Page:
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The Cap and Bells, or, The Jealousies, Page 13
by John Keats (November-December, 1819).

                   XXXVII.
    "I thought you guess'd, foretold, or prophesy'd,
    That's Majesty was in a raving fit?"
    "He dreams," said Hum, "or I have ever lied,
    That he is tearing you, sir, bit by bit."
    "He's not asleep, and you have little wit,"
    Reply'd the page; "that little buzzing noise,
    Whate'er your palmistry may make of it,
    Comes from a play-thing of the Emperor's choice,
From a Man-Tiger-Organ, prettiest of his toys."

                   XXXVIII.
    Eban then usher'd in the learned Seer:
    Elfinan's back was turn'd, but, ne'ertheless,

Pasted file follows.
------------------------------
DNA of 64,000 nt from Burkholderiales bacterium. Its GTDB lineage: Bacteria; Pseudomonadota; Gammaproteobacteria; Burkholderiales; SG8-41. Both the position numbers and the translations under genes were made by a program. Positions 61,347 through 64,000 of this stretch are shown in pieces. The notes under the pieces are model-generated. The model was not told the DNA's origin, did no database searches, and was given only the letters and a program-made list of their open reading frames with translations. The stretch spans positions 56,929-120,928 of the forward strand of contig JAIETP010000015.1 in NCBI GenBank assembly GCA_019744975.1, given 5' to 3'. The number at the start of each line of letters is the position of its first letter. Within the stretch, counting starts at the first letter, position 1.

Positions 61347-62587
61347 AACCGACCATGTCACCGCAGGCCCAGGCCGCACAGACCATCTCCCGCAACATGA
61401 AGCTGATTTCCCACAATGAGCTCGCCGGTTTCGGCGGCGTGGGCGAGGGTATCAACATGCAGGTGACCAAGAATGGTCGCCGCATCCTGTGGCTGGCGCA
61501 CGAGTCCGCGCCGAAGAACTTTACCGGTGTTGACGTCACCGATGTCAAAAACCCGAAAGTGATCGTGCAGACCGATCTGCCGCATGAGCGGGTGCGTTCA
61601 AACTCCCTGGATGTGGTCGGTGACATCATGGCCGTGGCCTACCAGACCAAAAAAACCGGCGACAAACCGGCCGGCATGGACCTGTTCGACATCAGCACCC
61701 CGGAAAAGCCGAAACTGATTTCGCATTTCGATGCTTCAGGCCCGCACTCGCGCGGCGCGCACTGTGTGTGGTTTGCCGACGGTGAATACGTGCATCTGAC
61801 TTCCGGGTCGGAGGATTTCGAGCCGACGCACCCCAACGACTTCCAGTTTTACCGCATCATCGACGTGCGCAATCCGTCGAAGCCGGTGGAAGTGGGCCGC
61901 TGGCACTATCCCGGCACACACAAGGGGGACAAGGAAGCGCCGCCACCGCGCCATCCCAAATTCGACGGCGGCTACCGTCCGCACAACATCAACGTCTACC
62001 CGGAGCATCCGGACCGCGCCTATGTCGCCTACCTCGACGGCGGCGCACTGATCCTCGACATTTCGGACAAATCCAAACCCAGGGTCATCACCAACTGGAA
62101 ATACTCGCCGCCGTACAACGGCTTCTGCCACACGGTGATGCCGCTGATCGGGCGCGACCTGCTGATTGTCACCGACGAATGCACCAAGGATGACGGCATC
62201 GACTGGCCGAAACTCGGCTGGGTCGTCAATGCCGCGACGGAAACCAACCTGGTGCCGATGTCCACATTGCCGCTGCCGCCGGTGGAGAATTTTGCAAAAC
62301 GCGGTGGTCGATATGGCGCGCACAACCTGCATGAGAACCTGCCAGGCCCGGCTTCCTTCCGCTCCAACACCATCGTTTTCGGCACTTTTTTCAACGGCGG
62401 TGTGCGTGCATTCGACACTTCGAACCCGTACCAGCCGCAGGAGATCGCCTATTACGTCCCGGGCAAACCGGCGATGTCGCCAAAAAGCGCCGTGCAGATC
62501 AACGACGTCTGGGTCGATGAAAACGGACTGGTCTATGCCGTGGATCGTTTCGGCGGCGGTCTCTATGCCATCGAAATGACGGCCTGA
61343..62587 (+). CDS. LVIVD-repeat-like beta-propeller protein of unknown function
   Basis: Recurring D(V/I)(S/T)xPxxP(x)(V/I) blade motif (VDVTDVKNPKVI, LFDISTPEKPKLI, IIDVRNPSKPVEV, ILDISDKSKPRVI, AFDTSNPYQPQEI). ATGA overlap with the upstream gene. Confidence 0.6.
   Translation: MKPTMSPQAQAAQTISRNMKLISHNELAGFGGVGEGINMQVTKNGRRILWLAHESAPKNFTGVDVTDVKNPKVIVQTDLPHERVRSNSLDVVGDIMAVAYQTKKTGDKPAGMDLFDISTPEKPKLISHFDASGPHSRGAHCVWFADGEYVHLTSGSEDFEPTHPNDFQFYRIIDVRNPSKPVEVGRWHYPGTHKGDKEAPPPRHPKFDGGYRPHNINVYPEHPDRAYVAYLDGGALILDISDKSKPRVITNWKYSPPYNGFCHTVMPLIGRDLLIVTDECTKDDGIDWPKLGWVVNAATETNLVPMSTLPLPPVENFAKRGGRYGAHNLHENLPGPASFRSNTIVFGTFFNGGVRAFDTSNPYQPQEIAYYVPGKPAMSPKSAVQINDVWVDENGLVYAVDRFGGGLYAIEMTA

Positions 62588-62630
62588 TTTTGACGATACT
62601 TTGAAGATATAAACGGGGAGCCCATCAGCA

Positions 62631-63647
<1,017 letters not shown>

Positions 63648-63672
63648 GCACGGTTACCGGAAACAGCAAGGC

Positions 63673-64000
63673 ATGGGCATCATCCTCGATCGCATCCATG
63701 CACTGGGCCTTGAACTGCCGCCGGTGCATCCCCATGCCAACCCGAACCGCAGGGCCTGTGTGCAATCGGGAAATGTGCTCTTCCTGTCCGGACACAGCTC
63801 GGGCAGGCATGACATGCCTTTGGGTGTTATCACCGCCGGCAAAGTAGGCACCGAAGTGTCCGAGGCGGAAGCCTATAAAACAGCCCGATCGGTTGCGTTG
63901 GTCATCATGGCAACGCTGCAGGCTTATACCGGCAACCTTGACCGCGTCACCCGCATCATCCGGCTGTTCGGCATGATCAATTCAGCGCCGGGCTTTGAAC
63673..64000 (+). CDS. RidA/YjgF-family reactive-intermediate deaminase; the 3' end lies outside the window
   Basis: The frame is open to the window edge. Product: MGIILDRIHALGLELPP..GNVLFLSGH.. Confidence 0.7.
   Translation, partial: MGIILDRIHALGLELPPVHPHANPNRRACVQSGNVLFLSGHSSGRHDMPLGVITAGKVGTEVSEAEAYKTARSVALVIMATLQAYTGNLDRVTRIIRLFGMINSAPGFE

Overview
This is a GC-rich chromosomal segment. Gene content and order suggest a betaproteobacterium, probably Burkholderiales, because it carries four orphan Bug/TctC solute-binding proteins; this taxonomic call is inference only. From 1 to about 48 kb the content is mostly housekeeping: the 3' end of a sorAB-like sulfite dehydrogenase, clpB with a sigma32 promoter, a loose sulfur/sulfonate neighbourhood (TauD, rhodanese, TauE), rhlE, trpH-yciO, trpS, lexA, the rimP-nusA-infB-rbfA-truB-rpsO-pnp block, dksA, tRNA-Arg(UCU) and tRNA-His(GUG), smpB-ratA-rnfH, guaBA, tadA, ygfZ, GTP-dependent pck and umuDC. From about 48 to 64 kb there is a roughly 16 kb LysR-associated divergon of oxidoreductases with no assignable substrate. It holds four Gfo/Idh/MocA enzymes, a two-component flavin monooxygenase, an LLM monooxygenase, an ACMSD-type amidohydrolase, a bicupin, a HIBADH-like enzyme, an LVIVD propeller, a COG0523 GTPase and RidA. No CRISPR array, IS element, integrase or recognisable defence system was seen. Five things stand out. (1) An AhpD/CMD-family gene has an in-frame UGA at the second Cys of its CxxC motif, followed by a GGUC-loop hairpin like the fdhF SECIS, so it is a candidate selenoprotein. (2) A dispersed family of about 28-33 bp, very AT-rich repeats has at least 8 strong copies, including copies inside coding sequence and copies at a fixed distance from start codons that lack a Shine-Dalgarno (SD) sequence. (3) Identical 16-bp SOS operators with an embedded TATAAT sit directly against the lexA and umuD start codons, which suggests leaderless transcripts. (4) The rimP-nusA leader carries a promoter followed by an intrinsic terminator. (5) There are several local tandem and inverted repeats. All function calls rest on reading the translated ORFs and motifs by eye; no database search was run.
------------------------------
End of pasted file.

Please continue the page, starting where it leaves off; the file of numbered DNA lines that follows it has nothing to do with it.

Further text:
Both, prostrate on the carpet, ear by ear,
    Crept silently, and waited in distress,
    Knowing the Emperor's moody bitterness;
    Eban especially, who on the floor 'gan
    Tremble and quake to death,—he feared less
    A dose of senna-tea or nightmare Gorgon
Than the Emperor when he play'd on his Man-Tiger-Organ.

                   XXXIX.
    They kiss'd nine times the carpet's velvet face
    Of glossy silk, soft, smooth, and meadow-green,
    Where the close eye in deep rich fur might trace
    A silver tissue, scantly to be seen,
    As daisies lurk'd in June-grass, buds in green;
    Sudden the music ceased, sudden the hand
    Of majesty, by dint of passion keen,
    Doubled into a common fist, went grand,
And knock'd down three cut glasses, and his best ink-stand.


PAGE 13 OF 29.

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